However, the use of the pejorative term “Itaker” [Eyetie], used for someone from Italy, remains unchallenged as it is not discussed in the text or in a comprehension section.
A list of hostilities towards the ethnic and cultural „other‟ is made in the text “Jan kommt aus Deutschland” [Jan comes from Germany] (Jo-Jo 4, pp.68-71, see book) as Jan is worried about his experiences. The text states how people in Germany believe “es gäbe zu viele Ausländer und diese sollten lieber zu Hause bleiben” [there are too many foreigners and they should stay at home] (ibid, p.70).
Furthermore, violence towards the ethnic and cultural „other‟ is exposed:
Vor einer Woche hat jemand mit schwarzer Farbe “Ausländer raus” auf die Schulhofmauer geschrieben. Und neulich ist ein Afrikaner von Jugendlichen irgendwo in Deutschland aus einer Straßenbahn geworfen und getötet worden. Und das nur, weil er schwarz war wie Abedi, sein Freund. In Jans neuer Klasse gibt es viele türkische Kinder und einen Jungen aus Kenia.
“Mit Türken spiele ich nicht”, hat neulich eines der deutschen Kinder gesagt (ibid, pp.70-71).
[One week ago someone wrote “foreigners out” in black on the wall of the schoolyard. And recently an African was killed somewhere in Germany because he was thrown out of a tram by youths. And only because he was black like Abedi, his friend. In Jan‟s new class there are many Turkish children and one boy from Kenya. “I don‟t play with Turks”, said one of the German children recently.] The boy from Kenya is called Paul and is Jan‟s friend. As has been mentioned before, he too has received hostile comments from an older man because of his darker skin colour.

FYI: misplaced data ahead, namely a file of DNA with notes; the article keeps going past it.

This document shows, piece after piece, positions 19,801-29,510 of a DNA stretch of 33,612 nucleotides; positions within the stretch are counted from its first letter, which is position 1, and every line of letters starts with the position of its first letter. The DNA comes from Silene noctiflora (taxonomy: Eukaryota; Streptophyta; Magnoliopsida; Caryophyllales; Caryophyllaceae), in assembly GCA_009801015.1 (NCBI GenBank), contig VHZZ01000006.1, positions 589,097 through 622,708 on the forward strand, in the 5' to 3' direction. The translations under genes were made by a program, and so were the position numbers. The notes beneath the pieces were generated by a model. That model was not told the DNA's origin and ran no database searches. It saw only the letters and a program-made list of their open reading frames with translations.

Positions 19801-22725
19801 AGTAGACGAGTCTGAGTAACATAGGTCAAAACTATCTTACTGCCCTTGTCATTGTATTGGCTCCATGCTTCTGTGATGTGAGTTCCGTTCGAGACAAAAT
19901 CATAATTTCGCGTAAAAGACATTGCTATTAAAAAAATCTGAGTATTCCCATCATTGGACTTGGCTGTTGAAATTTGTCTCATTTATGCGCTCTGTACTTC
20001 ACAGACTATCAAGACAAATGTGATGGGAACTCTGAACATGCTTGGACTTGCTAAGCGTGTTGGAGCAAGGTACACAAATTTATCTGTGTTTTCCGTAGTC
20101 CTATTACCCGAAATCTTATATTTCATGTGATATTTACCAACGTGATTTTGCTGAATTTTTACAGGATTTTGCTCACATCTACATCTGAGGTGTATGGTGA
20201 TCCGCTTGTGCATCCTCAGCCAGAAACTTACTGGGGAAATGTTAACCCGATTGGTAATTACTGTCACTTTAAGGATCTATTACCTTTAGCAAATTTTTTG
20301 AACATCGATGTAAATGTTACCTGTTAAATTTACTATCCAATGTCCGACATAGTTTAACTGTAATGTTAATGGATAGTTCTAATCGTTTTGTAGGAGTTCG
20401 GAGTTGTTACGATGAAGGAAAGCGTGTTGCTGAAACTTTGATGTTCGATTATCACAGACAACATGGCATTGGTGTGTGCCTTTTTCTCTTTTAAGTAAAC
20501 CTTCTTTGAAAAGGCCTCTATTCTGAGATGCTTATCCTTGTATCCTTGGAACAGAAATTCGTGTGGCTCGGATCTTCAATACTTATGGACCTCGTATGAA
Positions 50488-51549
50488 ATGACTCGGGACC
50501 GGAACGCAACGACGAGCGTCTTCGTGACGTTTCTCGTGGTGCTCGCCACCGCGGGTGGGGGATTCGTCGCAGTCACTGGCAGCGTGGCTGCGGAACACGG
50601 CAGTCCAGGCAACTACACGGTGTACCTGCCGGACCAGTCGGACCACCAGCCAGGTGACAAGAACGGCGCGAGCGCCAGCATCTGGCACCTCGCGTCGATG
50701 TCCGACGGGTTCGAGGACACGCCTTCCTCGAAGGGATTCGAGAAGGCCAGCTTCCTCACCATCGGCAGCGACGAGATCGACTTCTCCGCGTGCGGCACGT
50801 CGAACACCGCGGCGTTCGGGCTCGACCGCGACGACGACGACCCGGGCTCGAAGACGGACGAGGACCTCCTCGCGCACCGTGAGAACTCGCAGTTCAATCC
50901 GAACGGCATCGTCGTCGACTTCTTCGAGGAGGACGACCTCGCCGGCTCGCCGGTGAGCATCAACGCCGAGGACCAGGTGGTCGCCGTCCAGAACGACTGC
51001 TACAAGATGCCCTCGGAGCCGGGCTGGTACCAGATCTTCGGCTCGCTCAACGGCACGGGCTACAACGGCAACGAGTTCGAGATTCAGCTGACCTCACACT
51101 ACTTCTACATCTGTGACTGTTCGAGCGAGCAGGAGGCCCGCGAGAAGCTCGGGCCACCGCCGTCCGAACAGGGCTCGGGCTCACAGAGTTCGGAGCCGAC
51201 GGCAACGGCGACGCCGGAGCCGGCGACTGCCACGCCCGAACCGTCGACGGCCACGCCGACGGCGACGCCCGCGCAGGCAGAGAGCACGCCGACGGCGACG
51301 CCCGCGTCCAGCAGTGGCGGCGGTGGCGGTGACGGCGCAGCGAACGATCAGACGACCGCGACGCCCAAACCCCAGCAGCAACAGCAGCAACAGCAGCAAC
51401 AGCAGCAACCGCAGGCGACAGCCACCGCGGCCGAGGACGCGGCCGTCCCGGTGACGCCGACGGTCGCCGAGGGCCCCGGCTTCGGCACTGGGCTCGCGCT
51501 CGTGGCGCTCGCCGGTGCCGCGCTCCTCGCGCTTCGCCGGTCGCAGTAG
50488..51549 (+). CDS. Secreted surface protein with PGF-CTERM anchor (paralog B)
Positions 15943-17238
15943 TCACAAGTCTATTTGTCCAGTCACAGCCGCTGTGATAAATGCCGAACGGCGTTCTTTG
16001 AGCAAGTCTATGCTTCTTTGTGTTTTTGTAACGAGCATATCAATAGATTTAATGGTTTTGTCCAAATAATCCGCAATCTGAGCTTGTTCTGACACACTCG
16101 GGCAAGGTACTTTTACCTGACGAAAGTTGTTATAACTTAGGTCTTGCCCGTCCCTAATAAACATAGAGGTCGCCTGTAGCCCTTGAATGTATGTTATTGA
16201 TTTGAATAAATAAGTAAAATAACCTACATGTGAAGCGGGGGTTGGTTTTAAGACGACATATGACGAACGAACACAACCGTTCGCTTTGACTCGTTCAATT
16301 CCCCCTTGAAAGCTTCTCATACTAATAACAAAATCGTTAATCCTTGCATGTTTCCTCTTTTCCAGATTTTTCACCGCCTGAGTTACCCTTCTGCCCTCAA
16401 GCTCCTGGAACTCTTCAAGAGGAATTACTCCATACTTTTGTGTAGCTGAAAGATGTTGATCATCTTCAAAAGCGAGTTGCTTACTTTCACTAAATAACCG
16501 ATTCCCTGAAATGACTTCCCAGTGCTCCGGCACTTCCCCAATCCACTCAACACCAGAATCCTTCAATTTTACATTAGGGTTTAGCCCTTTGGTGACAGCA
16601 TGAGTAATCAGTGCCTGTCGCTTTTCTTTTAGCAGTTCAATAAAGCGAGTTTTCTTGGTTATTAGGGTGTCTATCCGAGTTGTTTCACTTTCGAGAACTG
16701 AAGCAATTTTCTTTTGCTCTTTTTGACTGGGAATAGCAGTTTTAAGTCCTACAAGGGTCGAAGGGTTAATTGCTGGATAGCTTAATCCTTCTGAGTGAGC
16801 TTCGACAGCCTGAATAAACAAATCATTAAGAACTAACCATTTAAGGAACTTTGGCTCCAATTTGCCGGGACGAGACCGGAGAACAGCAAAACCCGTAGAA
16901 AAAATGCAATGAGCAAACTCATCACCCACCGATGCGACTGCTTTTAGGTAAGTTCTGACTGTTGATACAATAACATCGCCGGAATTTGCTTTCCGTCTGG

Just as one of the students in Jan‟s class is seen as not playing with Turkish children, Micha in “Gökan hat Mut” (Das Auer Lesebuch 3, pp.82-83, Appendix B, p.VIIVIII) is told by a boy in his class “dass wir nicht mit den Türken reden sollten” [that we should not talk to the Turks] (ibid, p.82).
The newspaper article style text “Gewalt auf Klassenfahrt” [Violence on a School Outing] (Papiertiger 4, p.183, Appendix B, p. XXIII) also focuses on aggression towards „others‟ as German, Arabic and Turkish students are verbally harassed with “ausländerfeindlichen Parolen” [xenophobic slogans] by local youth (ibid, p.183) while on a school outing. As a result of a violent conflict, one of the Turkish students was slightly injured (ibid, p.183). The article is accompanied by a picture of protesters who march against racism and xenophobia. Two questions discuss the issue of xenophobia in Germany and make a link to Article 3 of the German Constitution. The content of Article 3, which deals with equality for all before the law, is displayed on the same page.
The slogan “Ausländer raus!”, which is commonly used by xenophobic groups against ethnic and cultural „others‟, was also written on the blackboard in the classroom of the third grade shown in the text “Warum kommen die Ausländer zu uns?” [Why do the foreigners come to us?] (Tipi Lesebuch 4, pp.90-91, see book).
Although one of the students wants to wipe it off, the teacher is shown to use this opportunity to challenge and discuss hostility against the „other‟ and to explain possible reasons for immigration to Germany.